Abstracts on Global Climate Change
       

Nov 2007

Day-to-day variation in sea-surface temperature reduces sooty tern Sterna fuscata foraging success on the Great Barrier Reef, Australia

Erwin, CA Congdon, BC

MARINE ECOLOGY-PROGRESS SERIES 331: 255-266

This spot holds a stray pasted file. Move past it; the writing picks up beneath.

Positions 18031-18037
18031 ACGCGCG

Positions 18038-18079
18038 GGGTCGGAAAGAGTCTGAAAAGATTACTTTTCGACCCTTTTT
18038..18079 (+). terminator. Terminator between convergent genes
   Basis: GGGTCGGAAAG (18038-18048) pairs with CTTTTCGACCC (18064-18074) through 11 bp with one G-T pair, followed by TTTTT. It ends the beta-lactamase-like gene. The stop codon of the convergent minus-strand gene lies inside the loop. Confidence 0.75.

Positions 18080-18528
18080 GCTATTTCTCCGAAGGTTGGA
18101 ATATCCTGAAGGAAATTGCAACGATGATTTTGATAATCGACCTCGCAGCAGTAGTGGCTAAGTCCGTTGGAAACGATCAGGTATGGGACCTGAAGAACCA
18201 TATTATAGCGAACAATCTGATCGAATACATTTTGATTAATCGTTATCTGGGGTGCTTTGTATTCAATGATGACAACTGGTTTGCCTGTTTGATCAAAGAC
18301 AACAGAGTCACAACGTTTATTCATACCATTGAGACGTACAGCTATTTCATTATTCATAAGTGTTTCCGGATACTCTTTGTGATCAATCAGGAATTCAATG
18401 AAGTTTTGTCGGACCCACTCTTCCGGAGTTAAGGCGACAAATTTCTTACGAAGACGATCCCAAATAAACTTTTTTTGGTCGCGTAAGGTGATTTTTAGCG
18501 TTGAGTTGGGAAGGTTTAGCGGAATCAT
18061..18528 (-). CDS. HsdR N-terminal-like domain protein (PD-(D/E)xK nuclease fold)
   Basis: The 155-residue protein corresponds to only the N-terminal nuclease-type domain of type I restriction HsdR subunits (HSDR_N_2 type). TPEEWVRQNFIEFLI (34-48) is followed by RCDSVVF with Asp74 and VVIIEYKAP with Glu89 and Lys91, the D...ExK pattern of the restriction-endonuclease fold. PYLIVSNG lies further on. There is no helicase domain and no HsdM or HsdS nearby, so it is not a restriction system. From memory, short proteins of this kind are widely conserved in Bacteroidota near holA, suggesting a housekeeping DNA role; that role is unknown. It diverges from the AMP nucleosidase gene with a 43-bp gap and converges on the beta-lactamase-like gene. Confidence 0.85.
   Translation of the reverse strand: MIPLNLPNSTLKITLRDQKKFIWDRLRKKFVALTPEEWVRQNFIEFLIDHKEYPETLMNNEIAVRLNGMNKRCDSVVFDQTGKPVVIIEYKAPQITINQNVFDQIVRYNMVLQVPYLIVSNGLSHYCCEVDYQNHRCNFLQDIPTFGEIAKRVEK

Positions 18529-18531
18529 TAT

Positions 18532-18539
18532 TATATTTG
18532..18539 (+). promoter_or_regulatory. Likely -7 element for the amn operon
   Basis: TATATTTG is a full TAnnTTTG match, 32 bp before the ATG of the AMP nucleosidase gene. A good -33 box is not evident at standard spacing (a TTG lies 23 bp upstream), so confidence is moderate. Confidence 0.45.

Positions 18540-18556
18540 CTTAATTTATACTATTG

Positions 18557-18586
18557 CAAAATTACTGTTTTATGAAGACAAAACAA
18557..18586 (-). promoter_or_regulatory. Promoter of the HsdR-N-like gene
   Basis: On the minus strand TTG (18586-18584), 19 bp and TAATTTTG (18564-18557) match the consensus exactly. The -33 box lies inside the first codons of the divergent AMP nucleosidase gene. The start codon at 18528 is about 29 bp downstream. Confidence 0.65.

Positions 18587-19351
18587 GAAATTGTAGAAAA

Many seabird species threatened by global climate change are found mainly or exclusively in tropical regions. A shortage of long-term data linking climatic variation, oceanography and tropical seabird reproductive biology at both within- and between-season temporal scales means that the potential impact of climate change on these species is largely unknown. The sooty tern Sterna fuscata, an almost ubiquitous tropical seabird, has been declining on the Great Barrier Reef (GBR), Australia, over the last 3 decades. We examined the relationship between sooty tern foraging success and sea-surface temperature (SST) at Michaelmas Cay over 2 consecutive breeding seasons. Consistent patterns were observed with significant negative relationships between day-to-day variation in SST and both the amount of food fed to chicks and the feeding frequency during the latter two-thirds of each breeding season. At the beginning of each breeding cycle, rapid changes in foraging success highlighted that other within-season mechanisms also influence sooty tern reproductive potential. Our results suggest a previously undescribed spatial and temporal link between SST and sooty tern reproduction. Combined with previous findings for the southern GBR, this suggests that SST variation can influence the foraging success of multiple tropical seabird species at a reef-wide scale and implies a significant negative effect of forecasted climatic changes on seabirds breeding on the GBR.

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